1. The work is articulated in academic language which is not accessible to the ordinary Muslim and presents itself as elitist
  2. Suspicion from sections of the Muslim community that contextualising Islam is an attempt to westernise their faith. Changing it and then applying Islamic packaging
  3. It is sometime supported and funded by western governments reinforcing the fears of westernising Islam

The major structural challenges identified to the contextualisation of Islam are:

  1. Sectarian tensions within the Muslim community, that have been present for generations, resulting in a clinging to a particular narrow interpretation of scripture
  2. Much of the public discourse revolves around the topic of security. This leads to a polarisation reducing the debate to a binary with the community vs with the government stance
  3. The younger generation of Muslims question whether the vocabulary of a contextualised Islam, for example a British Islam, has any relevance. They are not interested in feeling their way to an Islam that feels comfortable within British society but focused instead on specific causes. That might be race, gender equality or environment and their Muslim engagement with that topic

 

Muslim women in prison

British Islam conference 2018

Presenter: Sofia Buncy

There are approximately 13,000 Muslim prisoners forming a disproportionate 16% of the prison population. Muslim women are also disproportionately represented forming 6% of the prison population.

The Muslim prison population has increased by 50% over the past decade and reflects the acceptability of crime within the Muslim community.

There is a reluctance from organisations to delve into the complexity of Muslim culture.

Faith and culture have become amalgamated and it is now difficult to separate the two. We are failing to look at the drivers behind the increase in the Muslim prison population.

Muslim women are disadvantaged on the grounds of their ethnicity, faith and gender. They suffer from a social stigma that does not apply to male offenders. They are subject to open double standards where it is acceptable for men to be multiple offenders but women are ostracised.  They endure a community where rules are defined by a male patriarchy in community institutions such as community centres and mosques. Going through the justice system is a lonely journey for Muslim women.

What is particularly disturbing is that a lot of women entering the justice system have a male hand behind their crime. Either through having experienced domestic violence, sexual abuse and grooming or by covering for a male.

The crimes themselves can range from violating a suspended driving ban to theft. We are failing to look at and understand the stories of these women.

There is a culture of non-disclosure and our community has a particular problem with holding difficult conversations leading to the increase in women entering prison.

Some of the cases that highlight the drivers include an elderly woman who received a custodial sentence for a class A drug related crime along with her son. In this instance the culture of self-sacrifice for her child and protection of the family took precedence over her morality.  There are increasing numbers being jailed for shoplifting that is driven by drug addiction. The addiction having started through a relationship with a male either inside our outside her family. In some instances their addiction is leading to prostitution.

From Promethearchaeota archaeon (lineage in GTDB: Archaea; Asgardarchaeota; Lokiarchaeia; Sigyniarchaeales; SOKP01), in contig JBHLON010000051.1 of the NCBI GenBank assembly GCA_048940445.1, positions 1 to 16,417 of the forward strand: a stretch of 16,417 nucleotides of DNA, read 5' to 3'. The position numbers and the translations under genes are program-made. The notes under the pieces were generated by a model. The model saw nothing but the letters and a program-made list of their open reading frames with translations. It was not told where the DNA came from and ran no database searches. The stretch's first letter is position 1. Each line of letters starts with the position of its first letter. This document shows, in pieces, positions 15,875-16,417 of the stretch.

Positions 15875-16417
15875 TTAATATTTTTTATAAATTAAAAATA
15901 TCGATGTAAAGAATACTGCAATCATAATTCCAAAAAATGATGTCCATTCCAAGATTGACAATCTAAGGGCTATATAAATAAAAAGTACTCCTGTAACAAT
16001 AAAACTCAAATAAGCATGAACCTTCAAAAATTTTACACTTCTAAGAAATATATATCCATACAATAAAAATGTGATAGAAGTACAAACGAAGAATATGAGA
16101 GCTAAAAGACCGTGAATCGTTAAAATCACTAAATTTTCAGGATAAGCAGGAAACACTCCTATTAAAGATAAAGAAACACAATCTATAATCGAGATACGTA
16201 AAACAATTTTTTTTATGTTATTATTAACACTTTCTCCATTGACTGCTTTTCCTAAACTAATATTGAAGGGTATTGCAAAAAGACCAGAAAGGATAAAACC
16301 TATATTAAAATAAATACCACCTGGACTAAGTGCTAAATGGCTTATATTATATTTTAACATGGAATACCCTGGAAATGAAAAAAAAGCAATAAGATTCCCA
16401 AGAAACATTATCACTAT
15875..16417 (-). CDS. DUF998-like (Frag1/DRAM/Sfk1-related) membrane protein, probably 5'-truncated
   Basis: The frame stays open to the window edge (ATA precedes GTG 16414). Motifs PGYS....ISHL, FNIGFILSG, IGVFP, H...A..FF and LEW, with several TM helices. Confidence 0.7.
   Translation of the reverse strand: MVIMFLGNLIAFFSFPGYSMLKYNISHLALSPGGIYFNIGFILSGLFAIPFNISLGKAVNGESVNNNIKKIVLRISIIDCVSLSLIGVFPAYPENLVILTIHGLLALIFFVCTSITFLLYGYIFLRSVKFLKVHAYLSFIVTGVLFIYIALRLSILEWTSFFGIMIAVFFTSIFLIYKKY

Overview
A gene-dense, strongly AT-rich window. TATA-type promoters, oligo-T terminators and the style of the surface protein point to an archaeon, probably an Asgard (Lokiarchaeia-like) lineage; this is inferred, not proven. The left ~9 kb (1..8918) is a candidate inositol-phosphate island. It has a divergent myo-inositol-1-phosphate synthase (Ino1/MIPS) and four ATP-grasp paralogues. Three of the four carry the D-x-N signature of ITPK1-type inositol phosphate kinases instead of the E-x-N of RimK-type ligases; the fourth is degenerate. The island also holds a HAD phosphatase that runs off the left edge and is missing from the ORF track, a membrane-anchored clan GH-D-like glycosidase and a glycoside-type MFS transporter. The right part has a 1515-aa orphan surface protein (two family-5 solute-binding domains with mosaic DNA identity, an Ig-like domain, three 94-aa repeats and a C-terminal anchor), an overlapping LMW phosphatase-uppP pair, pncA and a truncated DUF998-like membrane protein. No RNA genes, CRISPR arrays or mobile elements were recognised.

Asian culture is interfering with our morality. More importance is attached to the outward projection of faith rather than moral values.

Muslim women in prison report.

Islamophobia – a challenge for us all

British Islam Conference 2018

Speaker: Omar Khan, Runnymede Trust

The original report on Islamophobia was published in 1997. The 20th anniversary report has just been published in 2017.

The original report was published when Muslims felt they were under siege facing discrimination with a government that wasn’t interested. Mainstream white liberal classes had no understanding or concern of the issues being faced by British Muslims.

Islamophobia is not just a battle of ideas. It has a material impact on peoples lives affecting their physical and mental wellbeing.

The short definition of Islamophobia is anti-Muslim racism. The longer definition is:

Islamophobia is any distinction, exclusion, or restriction towards, or preference against, Muslims (or those perceived to be Muslims) that has the purpose or effect
of nullifying or impairing the recognition, enjoyment or exercise, on an equal footing, of human rights and fundamental freedoms in the political, economic, social, cultural or any other field of public life.

We need to ensure there is agreement on the above definition which purposefully avoids limiting it to an act of hate crime. This is because it is not simply limited to hate crime perpetrated by white working class people. It involves white middle classes who contribute to Islamophobia in many ways including:

  • Designing budgets that hit the poorest black and asian women the hardest
  • Denying jobs to black and ethnic minorities
  • Awarding first class degrees to three times as many white graduates compared to their black counter-parts

Islamophobia is not a criticism of ideas which is a hallmark of a free society. Islamophobia is discrimination against Muslims which is the hallmark of an unjust society. The focus has to be on Muslims and not Islam. Because it is individuals who suffer from the effects of institutional and inter-personal Islamophobia in terms of jobs, mental health, physical health and higher child poverty.